Herpes simplex virus (HSV) infections are also known as a “cold sores” or “fever blisters.” They occur most often around mucous membranes, such as the lips or genitals, but they can occur anywhere on the body. Herpes simplex is transmitted by touch, including kissing or sexual contact as well as by contact with infected material (such as a shared glass, silverware, or toilet seats).
Herpes simplex infections appear as red, grouped, watery blisters which crust up and are often painful or itchy. An outbreak usually persists for 1-2 weeks and always recurs at the same site. During the initial episode patients frequently feel ill and may have a fever. Initial episodes usually take three weeks to heal. Subsequent attacks are preceded by stinging or soreness at the site prior to the eruption. With the passage of time, the duration between outbreaks lengthens and the infection usually becomes milder.
Oral Herpes (HSV-I) is contagious up to a day before it appears and until the lesion has visibly resolved. Genital Herpes (HSV-II) is contagious even if there are no signs or symptoms. Therefore, it is possible to transmit the virus to a sexual partner without any sign of an outbreak. It is estimated that 80% of Americans have been exposed to and carry the herpes simplex virus.
Treatments include oral and/or topical antiviral prescription medications. Topical antiviral medication is less effective and is now extremely expensive. Oral antivirals taken at the onset of symptoms, before a visible lesion appears, lessen its intensity or may even avert a breakout. Maintenance dosing is used when attacks are frequent to prevent and avoid spreading both oral and genital herpes.
Herpes zoster, or shingles, is caused by the zoster/varicella virus. The first exposure to the herpes zoster virus results in chickenpox, an itchy rash characterized by small blisters with surrounding redness beginning on the torso before spreading over the rest of the body. After the chickenpox rash resolves, the virus travels to the dorsal root ganglions (collections of nerve tissue at the base of the spine), where it remains until reactivation.
Later in life, typically when under stress, the virus may become reactivated. It travels along a specific nerve and appears as a rash along a nerve root on one side of the body. Shingles normally presents as a visible rash of red, grouped blisters that follow the course of a specific nerve. It does not cross the midline. It can be preceded or accompanied by pain. The pain (resulting from injury to the nerve) can last months or longer, is often very severe, and is referred to as “post-herpetic neuralgia.” Post-herpetic neuralgia is more prevalent in older patients. Chicken pox is disappearing in the younger population due to immunization early in life.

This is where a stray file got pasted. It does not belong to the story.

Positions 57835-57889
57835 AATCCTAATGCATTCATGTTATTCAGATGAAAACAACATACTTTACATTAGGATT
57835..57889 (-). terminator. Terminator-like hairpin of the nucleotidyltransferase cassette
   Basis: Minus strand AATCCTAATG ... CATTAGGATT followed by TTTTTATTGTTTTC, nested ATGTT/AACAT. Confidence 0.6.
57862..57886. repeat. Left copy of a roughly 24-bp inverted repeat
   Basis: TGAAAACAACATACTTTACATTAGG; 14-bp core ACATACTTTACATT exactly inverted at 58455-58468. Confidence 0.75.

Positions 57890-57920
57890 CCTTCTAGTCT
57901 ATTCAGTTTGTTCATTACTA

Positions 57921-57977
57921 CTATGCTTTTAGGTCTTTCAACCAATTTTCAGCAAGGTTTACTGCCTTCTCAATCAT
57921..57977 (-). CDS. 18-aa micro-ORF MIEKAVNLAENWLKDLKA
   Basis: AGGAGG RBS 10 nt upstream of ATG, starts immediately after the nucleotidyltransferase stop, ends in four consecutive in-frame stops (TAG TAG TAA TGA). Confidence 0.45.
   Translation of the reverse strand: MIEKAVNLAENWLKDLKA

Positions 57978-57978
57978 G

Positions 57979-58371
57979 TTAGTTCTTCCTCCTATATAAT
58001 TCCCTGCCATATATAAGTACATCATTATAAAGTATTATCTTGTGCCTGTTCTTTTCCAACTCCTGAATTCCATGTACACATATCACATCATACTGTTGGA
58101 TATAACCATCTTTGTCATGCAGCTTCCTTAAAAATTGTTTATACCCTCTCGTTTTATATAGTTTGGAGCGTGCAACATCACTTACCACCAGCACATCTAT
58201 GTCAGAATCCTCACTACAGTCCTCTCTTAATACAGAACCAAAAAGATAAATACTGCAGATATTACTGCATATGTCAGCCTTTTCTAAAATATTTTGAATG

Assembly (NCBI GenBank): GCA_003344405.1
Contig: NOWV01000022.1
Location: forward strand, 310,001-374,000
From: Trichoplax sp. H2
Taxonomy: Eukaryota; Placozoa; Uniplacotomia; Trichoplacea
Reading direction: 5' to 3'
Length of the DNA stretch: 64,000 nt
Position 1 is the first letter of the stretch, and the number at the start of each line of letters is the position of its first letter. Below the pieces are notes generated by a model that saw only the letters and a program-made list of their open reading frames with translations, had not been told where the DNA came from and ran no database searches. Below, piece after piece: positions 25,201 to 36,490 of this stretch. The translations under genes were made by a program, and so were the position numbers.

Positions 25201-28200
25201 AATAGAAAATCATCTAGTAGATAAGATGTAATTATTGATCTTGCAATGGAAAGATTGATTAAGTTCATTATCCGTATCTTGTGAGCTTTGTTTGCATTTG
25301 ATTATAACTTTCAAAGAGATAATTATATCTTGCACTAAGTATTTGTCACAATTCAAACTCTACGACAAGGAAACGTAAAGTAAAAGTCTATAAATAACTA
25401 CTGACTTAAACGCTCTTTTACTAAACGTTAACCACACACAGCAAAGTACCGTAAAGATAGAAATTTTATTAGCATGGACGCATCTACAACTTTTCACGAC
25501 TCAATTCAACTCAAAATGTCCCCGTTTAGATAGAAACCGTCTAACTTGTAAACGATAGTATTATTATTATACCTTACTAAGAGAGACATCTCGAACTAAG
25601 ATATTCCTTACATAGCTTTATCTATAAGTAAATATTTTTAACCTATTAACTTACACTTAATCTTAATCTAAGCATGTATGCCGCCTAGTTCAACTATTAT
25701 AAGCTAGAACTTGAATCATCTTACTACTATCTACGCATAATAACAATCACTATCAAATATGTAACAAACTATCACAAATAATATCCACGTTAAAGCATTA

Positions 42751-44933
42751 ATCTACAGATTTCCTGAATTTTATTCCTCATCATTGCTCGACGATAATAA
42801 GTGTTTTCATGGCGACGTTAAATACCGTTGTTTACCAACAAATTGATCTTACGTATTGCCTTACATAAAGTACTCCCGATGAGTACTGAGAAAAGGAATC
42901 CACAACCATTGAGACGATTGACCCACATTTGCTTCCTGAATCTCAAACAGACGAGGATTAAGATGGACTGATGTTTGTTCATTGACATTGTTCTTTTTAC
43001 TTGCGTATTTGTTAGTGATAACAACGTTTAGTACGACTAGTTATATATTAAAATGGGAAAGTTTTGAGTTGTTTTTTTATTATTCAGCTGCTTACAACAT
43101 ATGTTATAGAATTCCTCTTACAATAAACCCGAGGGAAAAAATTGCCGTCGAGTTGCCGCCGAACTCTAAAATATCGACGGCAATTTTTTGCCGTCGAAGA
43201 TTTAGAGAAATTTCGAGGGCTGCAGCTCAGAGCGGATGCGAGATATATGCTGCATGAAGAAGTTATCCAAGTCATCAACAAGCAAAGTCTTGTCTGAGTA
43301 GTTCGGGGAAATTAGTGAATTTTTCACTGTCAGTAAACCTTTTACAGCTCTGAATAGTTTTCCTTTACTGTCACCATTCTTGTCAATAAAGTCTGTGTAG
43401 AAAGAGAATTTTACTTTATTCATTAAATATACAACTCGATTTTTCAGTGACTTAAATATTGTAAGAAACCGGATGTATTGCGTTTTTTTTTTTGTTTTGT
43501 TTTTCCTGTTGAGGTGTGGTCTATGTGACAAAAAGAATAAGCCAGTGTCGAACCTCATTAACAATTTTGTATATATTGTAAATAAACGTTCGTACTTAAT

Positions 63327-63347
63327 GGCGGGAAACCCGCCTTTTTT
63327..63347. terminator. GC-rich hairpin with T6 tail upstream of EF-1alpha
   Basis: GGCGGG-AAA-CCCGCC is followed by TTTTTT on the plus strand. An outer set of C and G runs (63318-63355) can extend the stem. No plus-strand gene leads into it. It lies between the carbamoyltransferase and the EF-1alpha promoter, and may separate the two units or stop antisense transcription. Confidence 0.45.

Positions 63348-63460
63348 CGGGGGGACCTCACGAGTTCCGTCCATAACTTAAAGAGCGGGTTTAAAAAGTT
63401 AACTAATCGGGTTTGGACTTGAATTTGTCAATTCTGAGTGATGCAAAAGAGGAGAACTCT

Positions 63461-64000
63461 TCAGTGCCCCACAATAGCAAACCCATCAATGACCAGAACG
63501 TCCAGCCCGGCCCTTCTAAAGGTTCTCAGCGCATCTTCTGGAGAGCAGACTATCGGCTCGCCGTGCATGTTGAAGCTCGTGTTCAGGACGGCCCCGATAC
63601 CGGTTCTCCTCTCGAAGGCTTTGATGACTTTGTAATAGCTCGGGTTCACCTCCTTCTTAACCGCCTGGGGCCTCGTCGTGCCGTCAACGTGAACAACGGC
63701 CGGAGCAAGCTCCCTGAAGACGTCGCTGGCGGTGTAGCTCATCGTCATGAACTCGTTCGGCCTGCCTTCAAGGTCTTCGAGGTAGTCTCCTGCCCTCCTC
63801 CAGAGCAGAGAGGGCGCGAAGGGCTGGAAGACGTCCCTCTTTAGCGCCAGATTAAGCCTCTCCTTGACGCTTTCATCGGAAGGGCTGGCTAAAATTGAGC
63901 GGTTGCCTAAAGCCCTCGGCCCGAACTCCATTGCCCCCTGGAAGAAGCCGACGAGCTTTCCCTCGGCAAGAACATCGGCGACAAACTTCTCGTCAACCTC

Prevention can be achieved with the Zostavax immunization, though it is not 100%. However, if an immunized patient subsequently does get shingles, it is usually very mild.
Treatment of acute infections usually includes an oral anti-viral prescription medication with or without cortisone, topical medications, and pain treatment when necessary. Injections of very low dose triamcinolone under the eruption speed healing and can diminish the severity of or resolve post-herpetic neuralgia.
Acne rosacea is a common, chronic skin condition that affects both men and women. It usually presents in fair skinned adults after the age of 30. Typically, a person may have had parents or grandparents with the same symptoms. Rosacea often begins with intermittent flushing of the medial cheeks, nose, or chin. One or any combination of these areas may be involved. Over time the initial intermittent flushing becomes a persistent redness with many small permanently dilated blood vessels known as telangiectasia. It can also progress to include full-blown acne with papules (small, red, solid bumps), pustules (white heads), and cysts. More severe or advanced cases of acne rosacea can also cause thickening of the skin on the chin (gnatophyma) and/or nose (rhinophyma). Examples of individuals with rhinophyma are W.C. Fields and Jimmy Durante. The eyes may also be affected in up to one third of patients manifested by redness on the eyelids and white part of the eyes.
Since acne rosacea is a chronic skin condition, the symptoms may come and go and can vary in severity. The best treatment includes early diagnosis and maintenance of treatment in order to halt progression of the disease.
There are many options to treat and control acne rosacea. Rosacea can be treated with several topical medications. Some oral antibiotics such as doxycycline are also anti-inflammatory and decrease inflammation, reduce severity of the acne, minimize redness and may halt disease progression. Isotretinoin can cure acne rosacea and even halt the progression of rhinophyma. Mirvaso (brimonidine tartrate gel) applied every morning will markedly decrease redness. Lasers such as the VariLite™, V-beam™, and the Intense Pulse Light™, will reduce redness and dilated blood vessels. If the acne rosacea has progressed to thickened skin on the nose and chin, laser resurfacing can restore the skin’s appearance to normal.